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Organic Cost Share Funding Makes Organic Certification More Affordable

May 17, 2019


AMS Organic Inspector inspecting an organic vineyard. Photo credit: USDA.
Organic Certifier inspecting an organic vineyard. Photo credit: USDA.

Organic certification under the National Organic Program (NOP) can provide significant benefits to farmers by opening new market opportunities and increasing the takeaway profit for sales; it can also, however, be a prohibitively costly process. For producers and handlers interested in certification who require cost share assistance, the Organic Certification Cost Share Program (OCCSP) is an excellent resource. On May 6, 2019, the U.S. Department of Agriculture’s (USDA) Farm Service Agency (FSA) announced the availability of OCCSP funding for fiscal year (FY) 2019.

Eligible organic producers and handlers can apply for the cost-share program to cover up to 75 percent of their certification costs, up to a maximum of $750 annually. Applications are open until October 31, 2019.

Organic agriculture is experiencing tremendous growth in the U.S. According to the 2017 Census of Agriculture, certified organic farms have increased by 39 percent since 2012, and sales of commodities had doubled over the same period from $3.1 billion to $7.3 billion. Programs like OCCSP support the growth of domestic organic production so that U.S. producers can take advantage of expanding market opportunities. In past years, strong rates of participation in organic certification cost-share programs by states correlated with high rates of organic sales and/or high numbers of organic farms.

Funding

The 2018 Farm Bill reauthorized OCCSP with $2 million for FY 2019 and 2020. Funding increases to $4 million in FY 2021, and $8 million for FY 2022 and 2023. These funds will remain available until expended. In addition to the funds authorized for each year under the 2018 Farm Bill, OCCSP also has carryover funds of approximately $16.4 million to be used in FY 2019 and beyond. This means that any gaps in service, at least in the initial years of this farm bill, could be filled by the carryover funds.

In total, $40.4 million is provided under the 2018 Farm Bill for OCCSP over the next five years, which unfortunately is a cut below OCCSSP’s previous funding level of $11.5 million per year. As more farmers transition to organic and the demand for cost share assistance increases, it’s possible that funding may fall short in the later years of the 2018 Farm Bill. It will be important, therefore, to closely monitor demand and total funds that remain available as implementation moves forward.

How to Apply

If you are a certified organic farmer and need reimbursement for your cost of organic certification, you can apply at any FSA county office in your state, or if available in your state, the administering state agency. The deadline for FY 2019 is October 31, 2019, but cost-share assistance is provided on a first come, first serve basis, so farmers are encouraged to apply early.

A complete application includes:

  • A form CCC-884-Organic Certification Cost Share Program available online at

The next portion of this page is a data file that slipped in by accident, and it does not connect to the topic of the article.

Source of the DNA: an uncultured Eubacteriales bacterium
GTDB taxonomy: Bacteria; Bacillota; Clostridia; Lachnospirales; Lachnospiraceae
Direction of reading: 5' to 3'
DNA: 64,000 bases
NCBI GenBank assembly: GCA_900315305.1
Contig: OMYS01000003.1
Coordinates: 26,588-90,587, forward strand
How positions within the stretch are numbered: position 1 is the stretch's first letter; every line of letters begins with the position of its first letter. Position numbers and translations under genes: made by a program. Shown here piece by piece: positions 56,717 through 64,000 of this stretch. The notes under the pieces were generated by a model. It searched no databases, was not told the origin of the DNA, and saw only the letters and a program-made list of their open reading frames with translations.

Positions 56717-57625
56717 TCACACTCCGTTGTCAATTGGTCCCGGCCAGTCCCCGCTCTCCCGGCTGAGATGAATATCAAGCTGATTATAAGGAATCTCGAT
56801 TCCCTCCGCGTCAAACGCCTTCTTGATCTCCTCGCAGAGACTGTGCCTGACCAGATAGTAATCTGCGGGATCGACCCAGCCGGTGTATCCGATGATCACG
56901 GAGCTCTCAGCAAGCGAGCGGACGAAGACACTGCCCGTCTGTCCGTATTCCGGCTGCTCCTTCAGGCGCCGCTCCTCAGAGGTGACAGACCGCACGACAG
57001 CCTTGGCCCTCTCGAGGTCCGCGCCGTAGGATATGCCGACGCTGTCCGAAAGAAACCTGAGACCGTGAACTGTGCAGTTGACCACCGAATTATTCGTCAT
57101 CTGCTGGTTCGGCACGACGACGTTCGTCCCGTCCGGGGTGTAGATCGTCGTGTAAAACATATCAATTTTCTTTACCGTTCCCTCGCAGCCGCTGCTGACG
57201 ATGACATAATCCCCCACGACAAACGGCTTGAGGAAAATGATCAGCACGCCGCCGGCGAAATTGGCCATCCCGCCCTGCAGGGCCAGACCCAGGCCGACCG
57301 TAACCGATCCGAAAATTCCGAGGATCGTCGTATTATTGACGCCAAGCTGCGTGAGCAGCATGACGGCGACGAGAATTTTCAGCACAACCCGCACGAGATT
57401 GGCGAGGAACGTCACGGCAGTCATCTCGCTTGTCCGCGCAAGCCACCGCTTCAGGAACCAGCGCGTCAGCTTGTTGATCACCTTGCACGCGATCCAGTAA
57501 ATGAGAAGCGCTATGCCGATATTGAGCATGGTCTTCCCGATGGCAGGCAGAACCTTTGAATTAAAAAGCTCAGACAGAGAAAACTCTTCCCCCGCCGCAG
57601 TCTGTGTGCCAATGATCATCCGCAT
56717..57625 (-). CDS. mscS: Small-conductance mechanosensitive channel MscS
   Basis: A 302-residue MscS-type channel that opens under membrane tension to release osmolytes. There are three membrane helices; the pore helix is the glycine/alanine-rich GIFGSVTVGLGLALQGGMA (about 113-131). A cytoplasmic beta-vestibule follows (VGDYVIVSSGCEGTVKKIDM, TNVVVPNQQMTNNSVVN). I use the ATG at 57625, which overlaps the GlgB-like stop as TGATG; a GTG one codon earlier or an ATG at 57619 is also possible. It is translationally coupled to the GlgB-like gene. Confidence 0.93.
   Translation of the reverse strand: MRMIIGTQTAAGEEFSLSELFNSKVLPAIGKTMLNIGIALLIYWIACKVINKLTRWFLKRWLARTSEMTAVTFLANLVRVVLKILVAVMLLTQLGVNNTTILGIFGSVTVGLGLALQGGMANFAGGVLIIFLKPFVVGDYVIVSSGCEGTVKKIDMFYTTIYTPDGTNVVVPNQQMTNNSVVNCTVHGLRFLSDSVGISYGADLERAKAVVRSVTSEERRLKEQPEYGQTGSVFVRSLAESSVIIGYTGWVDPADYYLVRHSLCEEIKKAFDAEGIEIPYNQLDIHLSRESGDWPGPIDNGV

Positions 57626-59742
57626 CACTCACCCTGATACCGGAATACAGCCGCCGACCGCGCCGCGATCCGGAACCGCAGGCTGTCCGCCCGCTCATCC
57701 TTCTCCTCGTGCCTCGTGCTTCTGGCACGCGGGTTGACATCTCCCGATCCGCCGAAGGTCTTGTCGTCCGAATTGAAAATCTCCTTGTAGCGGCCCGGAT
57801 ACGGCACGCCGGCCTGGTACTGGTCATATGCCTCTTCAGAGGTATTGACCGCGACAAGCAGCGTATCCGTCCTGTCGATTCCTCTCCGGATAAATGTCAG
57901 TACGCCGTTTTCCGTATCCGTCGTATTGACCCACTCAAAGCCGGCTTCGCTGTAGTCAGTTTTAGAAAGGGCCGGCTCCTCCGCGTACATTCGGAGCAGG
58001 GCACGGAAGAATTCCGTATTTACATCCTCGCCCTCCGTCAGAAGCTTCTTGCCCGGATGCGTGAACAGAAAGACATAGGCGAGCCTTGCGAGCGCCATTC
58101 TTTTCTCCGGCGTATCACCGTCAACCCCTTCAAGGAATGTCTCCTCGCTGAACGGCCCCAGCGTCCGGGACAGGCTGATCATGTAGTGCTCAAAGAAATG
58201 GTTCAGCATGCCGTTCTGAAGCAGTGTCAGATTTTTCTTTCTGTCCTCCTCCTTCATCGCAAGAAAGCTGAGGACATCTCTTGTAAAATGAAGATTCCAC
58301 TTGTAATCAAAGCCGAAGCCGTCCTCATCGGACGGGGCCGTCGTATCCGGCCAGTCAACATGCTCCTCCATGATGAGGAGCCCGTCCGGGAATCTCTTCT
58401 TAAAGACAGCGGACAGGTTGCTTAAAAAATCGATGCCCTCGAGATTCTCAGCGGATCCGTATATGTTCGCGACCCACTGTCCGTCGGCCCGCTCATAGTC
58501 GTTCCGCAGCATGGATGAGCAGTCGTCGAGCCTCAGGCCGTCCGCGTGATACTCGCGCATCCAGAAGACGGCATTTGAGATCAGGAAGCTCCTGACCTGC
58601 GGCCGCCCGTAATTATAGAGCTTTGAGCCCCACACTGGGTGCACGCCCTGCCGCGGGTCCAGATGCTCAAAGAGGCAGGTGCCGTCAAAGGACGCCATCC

• Proof of USDA organic certification
  • Itemized invoices
  • An AD-2047

State agencies will publish their own application process and deadlines as outlined in their grant agreements with FSA. To locate an FSA office, organic farmers can visit USDA’s Service Center Locator.

As of 2017, OCCSP is administered by FSA and funding is provided through both FSA and USDA’s Agricultural Marketing Service (which funds Agricultural Management Assistance (AMA)). AMA provides $1 million in funding and is only available in 16 states: CT, DE, ME, MD, MA, NH, NJ, NY, PA, RI, VT, WV, HI, NV, UT and WY. Cost-share funding through FSA is available in all 50 states, the District of Columbia, American Samoa, the Commonwealth of the Northern Marina Islands, the Commonwealth of Puerto Rico, Guam, and the U.S. Virgin Islands. States administering agency must first establish an agreement with FSA for the fiscal year before funding is available in that location. The funding source (FSA or AMA) applied toward OCCSP applications is determined by the region of the applicant’s operation.

The cost-share assistance program had previously been administered solely by AMS, during which time funding was made available through State Departments of Agriculture. With the move to FSA administration, OCCSP is now available in all 2000+ county FSA offices.

States Departments of Agriculture that want to be able to provide the additional option of providing funding for the cost-share program (in addition to through FSA in their state) have until May 29, 2019 to apply for funds for FY 2019. The list of states administering OCCSP for 2019 will be available on FSA’s website soon thereafter.

The National Sustainable Agriculture Coalition (NSAC) is committed to ensuring that OCCSP is available to as many eligible producers as possible, and therefore advocates for robust funding for the program during the annual appropriations process. Additional information on OCCSP can be found on NSAC’s Grassroots Guide or at AMS’ Organic Certification Cost Share Programs page.


Categories: Grants and Programs, Organic


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